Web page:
Today (19th May 2022) is World IBD Day, a day dedicated to raising awareness and tackling stigma’s associated with all invisible bowel diseases.
We asked our ambassador Ant to answer a few questions on his journey with IBD, along with sharing a few words on why he thinks it’s important to raise awareness. 💜
Can you tell a bit about yourself and your journey with IBD?
Hi my name is Ant (also know as @ibdlife) and I’ve had ulcerative colitis for 13 years or so. I started my IBD journey when I was 18 and started to get really painful cramps and diarrhoea. After going backwards and forwards to doctors, I was eventually diagnosed with ulcerative colitis. Although it took almost a year to fully diagnose I was started on steroids and other cocktails of drugs. For the next 11 years my consultants and I tried and failed on several different types of medication before I elected to have my large colon removed and my ileostomy formed. I had my surgery in 2020, just before the pandemic, and since then my life had completely changed for the better.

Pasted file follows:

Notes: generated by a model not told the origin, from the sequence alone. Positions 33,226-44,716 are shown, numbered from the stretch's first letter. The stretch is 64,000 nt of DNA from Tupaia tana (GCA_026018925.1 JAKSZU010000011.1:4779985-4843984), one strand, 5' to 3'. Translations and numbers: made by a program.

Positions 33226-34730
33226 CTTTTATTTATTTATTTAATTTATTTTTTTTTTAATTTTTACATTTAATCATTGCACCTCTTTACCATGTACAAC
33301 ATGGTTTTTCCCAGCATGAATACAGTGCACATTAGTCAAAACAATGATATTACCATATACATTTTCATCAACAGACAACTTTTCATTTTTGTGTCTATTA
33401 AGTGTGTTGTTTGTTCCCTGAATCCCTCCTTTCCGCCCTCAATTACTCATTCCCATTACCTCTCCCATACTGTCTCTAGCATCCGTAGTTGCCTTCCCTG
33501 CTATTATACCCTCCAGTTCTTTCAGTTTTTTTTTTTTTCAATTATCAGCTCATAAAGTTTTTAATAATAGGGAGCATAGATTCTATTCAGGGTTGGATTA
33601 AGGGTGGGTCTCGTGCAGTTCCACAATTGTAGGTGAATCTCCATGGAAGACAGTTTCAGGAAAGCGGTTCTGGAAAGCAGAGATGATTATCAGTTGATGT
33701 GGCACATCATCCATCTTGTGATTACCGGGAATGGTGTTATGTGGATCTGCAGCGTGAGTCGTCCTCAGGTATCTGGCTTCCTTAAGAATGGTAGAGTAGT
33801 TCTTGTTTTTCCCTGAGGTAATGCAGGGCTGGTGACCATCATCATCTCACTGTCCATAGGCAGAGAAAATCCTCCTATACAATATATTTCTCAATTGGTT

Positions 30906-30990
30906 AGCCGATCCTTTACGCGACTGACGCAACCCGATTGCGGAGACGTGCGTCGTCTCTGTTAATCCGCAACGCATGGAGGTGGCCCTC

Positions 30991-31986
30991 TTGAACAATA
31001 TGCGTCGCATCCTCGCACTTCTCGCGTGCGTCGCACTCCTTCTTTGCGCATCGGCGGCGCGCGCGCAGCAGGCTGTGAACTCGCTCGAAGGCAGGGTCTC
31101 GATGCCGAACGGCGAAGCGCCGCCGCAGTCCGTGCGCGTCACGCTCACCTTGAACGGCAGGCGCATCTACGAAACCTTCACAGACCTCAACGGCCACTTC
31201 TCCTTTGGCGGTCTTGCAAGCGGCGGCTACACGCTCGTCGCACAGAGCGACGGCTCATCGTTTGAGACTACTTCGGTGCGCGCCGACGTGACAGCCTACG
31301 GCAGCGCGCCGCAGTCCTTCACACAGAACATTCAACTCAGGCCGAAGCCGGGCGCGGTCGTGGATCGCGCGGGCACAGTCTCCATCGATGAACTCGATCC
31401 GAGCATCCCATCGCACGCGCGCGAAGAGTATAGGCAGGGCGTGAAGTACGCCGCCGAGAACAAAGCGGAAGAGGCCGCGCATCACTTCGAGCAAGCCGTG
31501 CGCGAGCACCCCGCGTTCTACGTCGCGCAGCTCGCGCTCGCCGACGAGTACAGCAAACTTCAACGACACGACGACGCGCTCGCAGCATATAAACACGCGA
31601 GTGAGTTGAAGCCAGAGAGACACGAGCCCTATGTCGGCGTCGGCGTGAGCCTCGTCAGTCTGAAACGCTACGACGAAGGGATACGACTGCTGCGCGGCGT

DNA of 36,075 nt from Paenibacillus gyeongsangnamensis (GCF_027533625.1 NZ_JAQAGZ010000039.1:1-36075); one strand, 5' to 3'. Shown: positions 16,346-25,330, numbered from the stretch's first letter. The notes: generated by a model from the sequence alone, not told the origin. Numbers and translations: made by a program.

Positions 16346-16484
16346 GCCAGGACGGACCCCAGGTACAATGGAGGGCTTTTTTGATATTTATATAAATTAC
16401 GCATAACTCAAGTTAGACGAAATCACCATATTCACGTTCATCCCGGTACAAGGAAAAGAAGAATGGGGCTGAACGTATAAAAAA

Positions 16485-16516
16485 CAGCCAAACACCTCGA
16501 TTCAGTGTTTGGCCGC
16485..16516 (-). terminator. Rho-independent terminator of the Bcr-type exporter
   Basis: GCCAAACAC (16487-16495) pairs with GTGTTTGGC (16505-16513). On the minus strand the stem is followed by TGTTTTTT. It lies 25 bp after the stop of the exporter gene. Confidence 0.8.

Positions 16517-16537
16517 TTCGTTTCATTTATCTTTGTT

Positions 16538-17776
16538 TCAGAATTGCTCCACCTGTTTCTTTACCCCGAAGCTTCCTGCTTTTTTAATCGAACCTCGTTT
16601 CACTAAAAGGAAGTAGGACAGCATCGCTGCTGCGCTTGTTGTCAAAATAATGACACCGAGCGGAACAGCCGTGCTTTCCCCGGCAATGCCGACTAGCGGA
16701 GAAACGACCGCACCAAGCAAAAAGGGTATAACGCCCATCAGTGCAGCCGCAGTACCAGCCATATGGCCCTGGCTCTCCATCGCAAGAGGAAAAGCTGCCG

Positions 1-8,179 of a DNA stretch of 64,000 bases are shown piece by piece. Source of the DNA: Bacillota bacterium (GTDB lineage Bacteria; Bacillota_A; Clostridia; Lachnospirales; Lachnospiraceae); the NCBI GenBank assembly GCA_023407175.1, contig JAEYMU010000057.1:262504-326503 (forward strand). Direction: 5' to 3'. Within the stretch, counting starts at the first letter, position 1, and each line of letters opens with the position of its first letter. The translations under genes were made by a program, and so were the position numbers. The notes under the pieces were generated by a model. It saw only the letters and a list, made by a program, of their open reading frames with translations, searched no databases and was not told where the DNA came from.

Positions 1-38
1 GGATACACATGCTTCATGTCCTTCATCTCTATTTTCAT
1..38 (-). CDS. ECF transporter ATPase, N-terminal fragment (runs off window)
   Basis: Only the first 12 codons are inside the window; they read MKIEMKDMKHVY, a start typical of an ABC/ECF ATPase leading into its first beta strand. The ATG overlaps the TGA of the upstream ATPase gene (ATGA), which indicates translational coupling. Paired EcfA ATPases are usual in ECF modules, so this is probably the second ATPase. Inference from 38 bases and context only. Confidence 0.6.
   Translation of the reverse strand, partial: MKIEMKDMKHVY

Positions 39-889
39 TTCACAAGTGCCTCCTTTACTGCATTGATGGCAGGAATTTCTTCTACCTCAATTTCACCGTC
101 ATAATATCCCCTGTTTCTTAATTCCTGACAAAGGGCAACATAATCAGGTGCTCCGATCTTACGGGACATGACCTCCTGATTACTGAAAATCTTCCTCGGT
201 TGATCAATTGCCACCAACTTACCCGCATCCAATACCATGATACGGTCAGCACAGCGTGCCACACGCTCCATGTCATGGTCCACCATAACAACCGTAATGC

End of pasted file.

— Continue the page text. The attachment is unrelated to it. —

What was life like pre diagnosis compared to now?
I would always be running off to the toilet, feeling exhausted and being in so much pain. Although I would still play sport, go to the gym and generally try to live my life to the fullest, I would pay the price for being too exuberant . So if I played rugby on a Saturday, I’d still feel so drained on the Tuesday before training. I’d always struggle with food and not being able to eat my favourite foods, as I knew I’d be so unwell after. Since my surgery, my life has completely changed. I’m no longer exhausted 24/7. I can eat all my favourite foods, I can go out and enjoy myself and I feel like my ileostomy has given me my quality of life back!
Why do you raise awareness and why is it important to you?
Because there is always somebody who has no idea what’s happening to them with IBD. No idea what’s normal, what isn’t and where they can turn. I remember feeling so isolated and alone when I was diagnosed, I want to be somebody that anyone can turn too, ask questions and even just listen to their worries. I remember being in hospital, pre stoma surgery, and I felt as if I was on my own. Fortunately I had several friends, colleagues and IBD advocates who were on hand to help me through and I want to do the same for everyone else.
What would you say to someone who is struggling?
You’re not alone. You can always chat to me and others, Ask as many questions as you want so you get a clear idea of what you need and pay attention to what your body tells you. Take it day by day and speak with your IBD teams.